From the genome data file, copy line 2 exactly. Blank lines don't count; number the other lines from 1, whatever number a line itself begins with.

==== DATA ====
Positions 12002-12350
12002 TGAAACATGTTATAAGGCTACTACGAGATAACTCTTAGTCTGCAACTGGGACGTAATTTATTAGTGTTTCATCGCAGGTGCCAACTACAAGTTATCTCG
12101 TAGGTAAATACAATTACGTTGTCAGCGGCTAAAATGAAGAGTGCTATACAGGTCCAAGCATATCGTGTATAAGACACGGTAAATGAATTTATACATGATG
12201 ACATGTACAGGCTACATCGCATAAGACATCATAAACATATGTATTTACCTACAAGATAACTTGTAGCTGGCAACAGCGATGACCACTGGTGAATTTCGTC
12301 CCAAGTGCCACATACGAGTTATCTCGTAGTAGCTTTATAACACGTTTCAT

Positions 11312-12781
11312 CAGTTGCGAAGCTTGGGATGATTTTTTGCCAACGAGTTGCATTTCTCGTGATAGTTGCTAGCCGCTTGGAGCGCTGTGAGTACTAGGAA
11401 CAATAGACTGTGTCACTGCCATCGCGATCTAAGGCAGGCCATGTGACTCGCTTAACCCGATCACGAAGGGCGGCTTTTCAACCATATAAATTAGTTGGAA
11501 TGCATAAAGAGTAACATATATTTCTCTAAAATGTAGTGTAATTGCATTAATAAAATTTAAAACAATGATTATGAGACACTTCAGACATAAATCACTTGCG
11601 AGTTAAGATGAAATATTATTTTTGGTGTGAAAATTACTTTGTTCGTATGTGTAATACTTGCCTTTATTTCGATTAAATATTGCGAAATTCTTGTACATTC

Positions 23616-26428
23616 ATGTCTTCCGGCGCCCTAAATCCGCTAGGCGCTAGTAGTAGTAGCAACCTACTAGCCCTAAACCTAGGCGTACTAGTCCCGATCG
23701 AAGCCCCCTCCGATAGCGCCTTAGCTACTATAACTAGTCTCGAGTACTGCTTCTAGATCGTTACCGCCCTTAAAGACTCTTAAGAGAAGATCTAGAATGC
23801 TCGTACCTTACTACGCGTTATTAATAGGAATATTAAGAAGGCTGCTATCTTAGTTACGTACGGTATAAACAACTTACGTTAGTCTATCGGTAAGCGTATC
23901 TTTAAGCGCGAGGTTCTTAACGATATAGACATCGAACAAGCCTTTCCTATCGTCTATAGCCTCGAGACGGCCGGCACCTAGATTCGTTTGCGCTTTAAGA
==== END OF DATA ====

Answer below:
12002 TGAAACATGTTATAAGGCTACTACGAGATAACTCTTAGTCTGCAACTGGGACGTAATTTATTAGTGTTTCATCGCAGGTGCCAACTACAAGTTATCTCG